Graphs from 1900 that depict a snapshot of African American life

In 1900, W. E. B. Du Bois and his students drew a series of charts for The Exhibit of American Negroes. They’re not all winners, but these were hand-drawn in 1900, so there’s some leeway there. There are also a handful of graphics that use graphic devices that we sometimes mistake for modern methods, like cartograms to compare values and a bent bar graph to allow smaller values some space on a zoomed-in axis.

The stacked bar graph above, which shows marital status by age, struck me especially because I made a similar chart for the current population. I am like, so 1900. [via @michalmigurski]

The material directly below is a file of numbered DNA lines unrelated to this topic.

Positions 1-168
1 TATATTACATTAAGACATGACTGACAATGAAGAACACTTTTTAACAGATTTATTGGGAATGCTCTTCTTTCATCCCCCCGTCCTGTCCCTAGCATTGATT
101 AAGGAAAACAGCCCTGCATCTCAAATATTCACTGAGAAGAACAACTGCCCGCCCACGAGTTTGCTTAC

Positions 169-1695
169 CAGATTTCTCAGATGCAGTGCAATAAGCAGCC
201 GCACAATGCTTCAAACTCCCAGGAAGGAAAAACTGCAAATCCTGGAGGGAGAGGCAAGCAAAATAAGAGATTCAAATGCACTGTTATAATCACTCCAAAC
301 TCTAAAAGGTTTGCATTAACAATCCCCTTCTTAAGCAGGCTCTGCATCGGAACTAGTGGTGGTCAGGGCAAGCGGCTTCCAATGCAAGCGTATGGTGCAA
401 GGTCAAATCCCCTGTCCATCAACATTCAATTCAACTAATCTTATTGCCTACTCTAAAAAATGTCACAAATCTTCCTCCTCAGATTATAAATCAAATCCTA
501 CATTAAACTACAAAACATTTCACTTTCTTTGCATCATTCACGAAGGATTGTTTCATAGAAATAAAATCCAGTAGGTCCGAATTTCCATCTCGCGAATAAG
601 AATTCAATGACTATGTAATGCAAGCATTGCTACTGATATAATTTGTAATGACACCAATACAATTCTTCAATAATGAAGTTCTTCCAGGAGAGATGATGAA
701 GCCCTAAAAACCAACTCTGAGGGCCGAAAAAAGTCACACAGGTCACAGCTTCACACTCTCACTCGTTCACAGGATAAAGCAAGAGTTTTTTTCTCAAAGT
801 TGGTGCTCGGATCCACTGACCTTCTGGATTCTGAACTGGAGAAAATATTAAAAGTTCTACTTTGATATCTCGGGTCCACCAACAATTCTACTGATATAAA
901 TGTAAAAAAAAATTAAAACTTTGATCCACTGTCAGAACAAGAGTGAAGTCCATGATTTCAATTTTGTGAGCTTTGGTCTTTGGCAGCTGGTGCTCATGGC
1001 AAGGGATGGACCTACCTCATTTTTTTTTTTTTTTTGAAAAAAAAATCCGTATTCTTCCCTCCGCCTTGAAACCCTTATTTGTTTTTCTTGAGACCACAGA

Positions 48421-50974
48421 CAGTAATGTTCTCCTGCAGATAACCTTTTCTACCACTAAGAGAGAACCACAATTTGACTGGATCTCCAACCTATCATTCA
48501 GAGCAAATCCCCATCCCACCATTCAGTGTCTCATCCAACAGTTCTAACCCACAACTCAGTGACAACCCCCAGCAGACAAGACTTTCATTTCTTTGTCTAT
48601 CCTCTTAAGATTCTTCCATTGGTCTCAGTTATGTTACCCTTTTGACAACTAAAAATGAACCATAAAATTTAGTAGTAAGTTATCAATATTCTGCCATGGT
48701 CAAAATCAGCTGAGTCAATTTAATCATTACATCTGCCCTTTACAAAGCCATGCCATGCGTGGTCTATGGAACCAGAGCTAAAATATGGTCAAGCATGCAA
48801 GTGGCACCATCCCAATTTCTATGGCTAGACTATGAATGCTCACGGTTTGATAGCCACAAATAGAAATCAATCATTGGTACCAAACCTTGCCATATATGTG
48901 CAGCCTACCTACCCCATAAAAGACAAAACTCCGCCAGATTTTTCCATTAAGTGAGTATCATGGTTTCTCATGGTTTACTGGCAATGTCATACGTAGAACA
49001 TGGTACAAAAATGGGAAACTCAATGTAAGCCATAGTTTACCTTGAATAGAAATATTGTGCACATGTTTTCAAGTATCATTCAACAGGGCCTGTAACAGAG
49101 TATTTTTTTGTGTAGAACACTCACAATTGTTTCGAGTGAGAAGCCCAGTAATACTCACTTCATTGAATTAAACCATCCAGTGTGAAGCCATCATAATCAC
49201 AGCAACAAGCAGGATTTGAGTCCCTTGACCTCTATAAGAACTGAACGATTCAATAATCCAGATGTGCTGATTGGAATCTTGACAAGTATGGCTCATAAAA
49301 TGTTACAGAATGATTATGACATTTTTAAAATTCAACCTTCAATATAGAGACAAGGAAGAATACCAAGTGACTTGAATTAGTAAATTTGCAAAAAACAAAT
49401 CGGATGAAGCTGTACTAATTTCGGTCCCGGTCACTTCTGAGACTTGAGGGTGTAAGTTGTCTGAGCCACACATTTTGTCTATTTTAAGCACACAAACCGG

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Graphical perception – learn the fundamentals first

Before you dive into the advanced stuff – like just about everything in your life – you have to learn the fundamentals before you know when you can break the rules.

Life expectancy changes

The data goes back to 1960 and up to the most current estimates for 2009. Each line represents a country.

Unemployment in America, Mapped Over Time

Watch the regional changes across the country from 1990 to 2016.

Reviving the Statistical Atlas of the United States with New Data

Due to budget cuts, there is no plan for an updated atlas. So I recreated the original 1870 Atlas using today’s publicly available data.